So here’s what you do. You give a baby (8-12 months) a toy. Then you put two boxes in front of the baby (call them box A and box B). Then you take the toy away from the baby and put it in box A. The baby will then open box A to find the toy. Easy enough. So you do that a few times, and then you switch it up: put the toy in box B. The baby doesn’t understand that when the toy goes in box B that means it won’t come out of box A anymore, so it reaches for box A again to grab the toy. Obviously the toy isn’t there.
Here is a video of this.
scienceblogs via Cheap Talk
A new academic article in Real Estate Economics turns this conventional wisdom [of “why throw your money away on rent when you can use that money to own?”] on its head. Using data from 1979 to 2009, the authors demonstrate that renting was the superior investment strategy for most of the past 30 years. Counterintuitive as the finding may be to some, it is actually quite logical. Unless someone possesses the cash necessary to buy a residence, he or she will be renting one way or another. The choice is between renting the property directly or instead renting the capital necessary to buy the property. The amount of capital to be rented is a function of house prices, while the bulk of a mortgage payment is interest, which is the rental payment on this capital. After 2 years, the typical 30-year amortizing mortgage balance has been reduced by less than 3%. This means that a household that took out a $300,000 mortgage with a 5% interest rate to buy a home has only reduced its mortgage balance by $8,600 after two years despite spending nearly $39,000 in total over this period. […] To put this change in concrete terms, imagine a two-bedroom, 1,800 square foot condo. In 1999, it required a $1,200 per month mortgage to buy, compared to a $1,000 monthly payment to rent (a price-to-rent ratio of 1.2). For the price-to-rent ratio to increase by 2.2-times over this period it might have cost $3,000 a month (in mortgage payments) to buy the property in 2006, compared to a $1,100 monthly rent payment. In retrospect, it is remarkable that it was the household spending $1,900 per month less to live in the same property that was considered to be “throwing money away.”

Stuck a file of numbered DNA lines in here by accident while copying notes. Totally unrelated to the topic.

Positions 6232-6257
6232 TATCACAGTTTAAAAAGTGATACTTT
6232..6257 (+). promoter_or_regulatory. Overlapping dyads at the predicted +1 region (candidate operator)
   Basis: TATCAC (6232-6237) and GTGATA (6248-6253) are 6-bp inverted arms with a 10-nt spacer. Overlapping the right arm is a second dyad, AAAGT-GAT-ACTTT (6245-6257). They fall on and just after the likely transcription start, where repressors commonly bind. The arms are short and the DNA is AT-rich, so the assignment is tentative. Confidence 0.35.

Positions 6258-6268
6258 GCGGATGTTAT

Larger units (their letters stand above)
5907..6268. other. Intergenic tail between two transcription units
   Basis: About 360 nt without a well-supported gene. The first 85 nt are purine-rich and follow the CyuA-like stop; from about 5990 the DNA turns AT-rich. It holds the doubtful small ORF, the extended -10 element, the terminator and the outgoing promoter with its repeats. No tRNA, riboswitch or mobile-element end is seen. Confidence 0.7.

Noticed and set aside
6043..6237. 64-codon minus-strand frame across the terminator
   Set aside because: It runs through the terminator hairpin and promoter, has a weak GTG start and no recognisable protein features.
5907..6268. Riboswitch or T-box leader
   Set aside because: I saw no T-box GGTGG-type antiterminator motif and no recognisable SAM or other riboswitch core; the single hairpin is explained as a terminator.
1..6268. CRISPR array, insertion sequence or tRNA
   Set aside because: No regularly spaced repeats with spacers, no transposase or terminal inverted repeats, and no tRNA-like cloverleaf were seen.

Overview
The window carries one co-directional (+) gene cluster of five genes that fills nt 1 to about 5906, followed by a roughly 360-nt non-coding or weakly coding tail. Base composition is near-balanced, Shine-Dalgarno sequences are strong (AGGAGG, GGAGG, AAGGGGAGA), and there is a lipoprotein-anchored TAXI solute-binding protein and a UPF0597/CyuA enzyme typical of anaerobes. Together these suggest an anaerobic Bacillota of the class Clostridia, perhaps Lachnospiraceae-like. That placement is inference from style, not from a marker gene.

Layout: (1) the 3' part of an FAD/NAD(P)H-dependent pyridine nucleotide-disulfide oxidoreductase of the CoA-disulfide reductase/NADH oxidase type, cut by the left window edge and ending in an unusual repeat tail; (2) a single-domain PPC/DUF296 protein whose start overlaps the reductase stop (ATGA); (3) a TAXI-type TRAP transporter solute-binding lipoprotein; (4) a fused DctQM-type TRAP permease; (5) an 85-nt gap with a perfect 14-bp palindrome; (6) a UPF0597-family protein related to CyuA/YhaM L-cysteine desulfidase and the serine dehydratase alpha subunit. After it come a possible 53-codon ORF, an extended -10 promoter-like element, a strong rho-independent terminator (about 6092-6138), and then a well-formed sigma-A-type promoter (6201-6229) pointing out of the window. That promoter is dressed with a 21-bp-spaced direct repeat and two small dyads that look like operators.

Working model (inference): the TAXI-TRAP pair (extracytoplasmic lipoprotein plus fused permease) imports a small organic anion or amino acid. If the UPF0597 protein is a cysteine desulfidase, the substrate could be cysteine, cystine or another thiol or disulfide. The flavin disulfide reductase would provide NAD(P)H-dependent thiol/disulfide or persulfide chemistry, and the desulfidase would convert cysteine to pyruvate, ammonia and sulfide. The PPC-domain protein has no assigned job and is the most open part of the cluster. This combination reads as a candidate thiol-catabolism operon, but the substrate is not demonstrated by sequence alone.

That’s not even counting property taxes, hiring a real estate agent (no offense Kory), etc etc etc.
How To Live In A Simulation by Robin Hanson
This brings us to the intriguing premise of many recent movies, including The Matrix, 13th Floor, Truman Show, and Dark City: what if people in the future create role-playing simulations where the people in it do not know that it is a simulation? This premise naturally leads to a premise even more thought-provoking: future people might create simulations of a world much like our world. If so, how sure can each of us now be that we are not now living in a such a role-playing simulation?